|THE ECONOMIC THEORY OF WOMAN'S DRESS.|
UNIVERSITY OF CHICAGO.
IN human apparel the element of dress is readily distinguishable from that of clothing. The two functions—of dress and of clothing the person—are to a great extent subserved by the same material goods, although the extent to which the same material serves both purposes will appear very much slighter on second thought than it does at first glance. A differentiation of materials has long been going on, by virtue of which many things that are worn for the one purpose no longer serve, and are no longer expected to serve, the other. The differentiation is by no means complete. Much of human apparel is worn both for physical comfort and for dress; still more of it is worn ostensibly for both purposes. But the differentiation is already very considerable and is visibly progressing.
But, however united in the same object, however the two purposes may be served by the same material goods, the purpose of physical comfort and that of a reputable appearance are not to be confounded by the meanest understanding. The elements of clothing and of dress are distinct; not only that, but they even verge on incompatibility; the purpose of either is frequently best subserved by special means which are adapted to perform only a single line of duty. It is often true, here as elsewhere, that the most efficient tool is the most highly specialized tool.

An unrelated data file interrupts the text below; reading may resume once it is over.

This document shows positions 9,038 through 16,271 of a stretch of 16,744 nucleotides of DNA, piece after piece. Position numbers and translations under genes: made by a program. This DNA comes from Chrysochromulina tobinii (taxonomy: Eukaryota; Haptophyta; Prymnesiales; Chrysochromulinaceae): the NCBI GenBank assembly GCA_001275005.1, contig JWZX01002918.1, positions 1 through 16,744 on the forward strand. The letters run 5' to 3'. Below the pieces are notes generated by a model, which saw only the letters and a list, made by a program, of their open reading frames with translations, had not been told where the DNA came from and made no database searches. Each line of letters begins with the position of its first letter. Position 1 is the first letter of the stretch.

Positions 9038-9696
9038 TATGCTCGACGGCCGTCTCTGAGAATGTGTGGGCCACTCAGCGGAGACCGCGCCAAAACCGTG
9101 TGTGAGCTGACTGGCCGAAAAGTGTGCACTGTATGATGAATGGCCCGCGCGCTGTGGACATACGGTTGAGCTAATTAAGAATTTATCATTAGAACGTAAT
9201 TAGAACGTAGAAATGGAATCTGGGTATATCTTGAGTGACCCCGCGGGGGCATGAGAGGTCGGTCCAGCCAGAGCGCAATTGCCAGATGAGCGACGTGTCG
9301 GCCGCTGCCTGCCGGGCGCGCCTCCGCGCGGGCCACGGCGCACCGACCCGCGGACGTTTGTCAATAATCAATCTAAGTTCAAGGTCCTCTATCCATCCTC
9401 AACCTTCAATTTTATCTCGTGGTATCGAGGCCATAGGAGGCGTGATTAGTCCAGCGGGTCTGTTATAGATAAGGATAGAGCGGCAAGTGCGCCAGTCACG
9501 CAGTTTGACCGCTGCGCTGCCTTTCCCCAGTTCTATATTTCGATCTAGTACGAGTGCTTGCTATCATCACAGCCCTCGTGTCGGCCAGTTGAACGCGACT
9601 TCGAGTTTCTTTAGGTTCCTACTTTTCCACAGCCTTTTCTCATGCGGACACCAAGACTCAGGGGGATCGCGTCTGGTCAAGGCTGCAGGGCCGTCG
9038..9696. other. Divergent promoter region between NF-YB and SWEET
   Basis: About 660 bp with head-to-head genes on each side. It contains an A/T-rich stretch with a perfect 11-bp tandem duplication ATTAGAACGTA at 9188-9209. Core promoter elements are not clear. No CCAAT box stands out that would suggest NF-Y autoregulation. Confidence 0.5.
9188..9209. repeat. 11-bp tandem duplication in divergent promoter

Of these two elements of apparel dress came first in order of development, and it continues to hold the primacy to this day. The element of clothing, the quality of affording comfort, was from the beginning, and to a great extent it continues to be, in some sort an afterthought.
The origin of dress is sought in the principle of adornment. This is a well-accepted fact of social evolution. But that principle furnished the point of departure for the evolution of dress rather than the norm of its development. It is true of dress, as of so much else of the apparatus of life, that its initial purpose has not remained its sole or dominant purpose throughout the course of its later growth. It may be stated broadly that adornment, in the naive aesthetic sense, is a factor of relatively slight importance in modern dress.
The line of progress during the initial stage of the evolution of apparel was from the simple concept of adornment of the person by supplementary accessions from without, to the complex concept of an adornment that should render the person pleasing, or of an enviable presence, and at the same time serve to indicate the pos-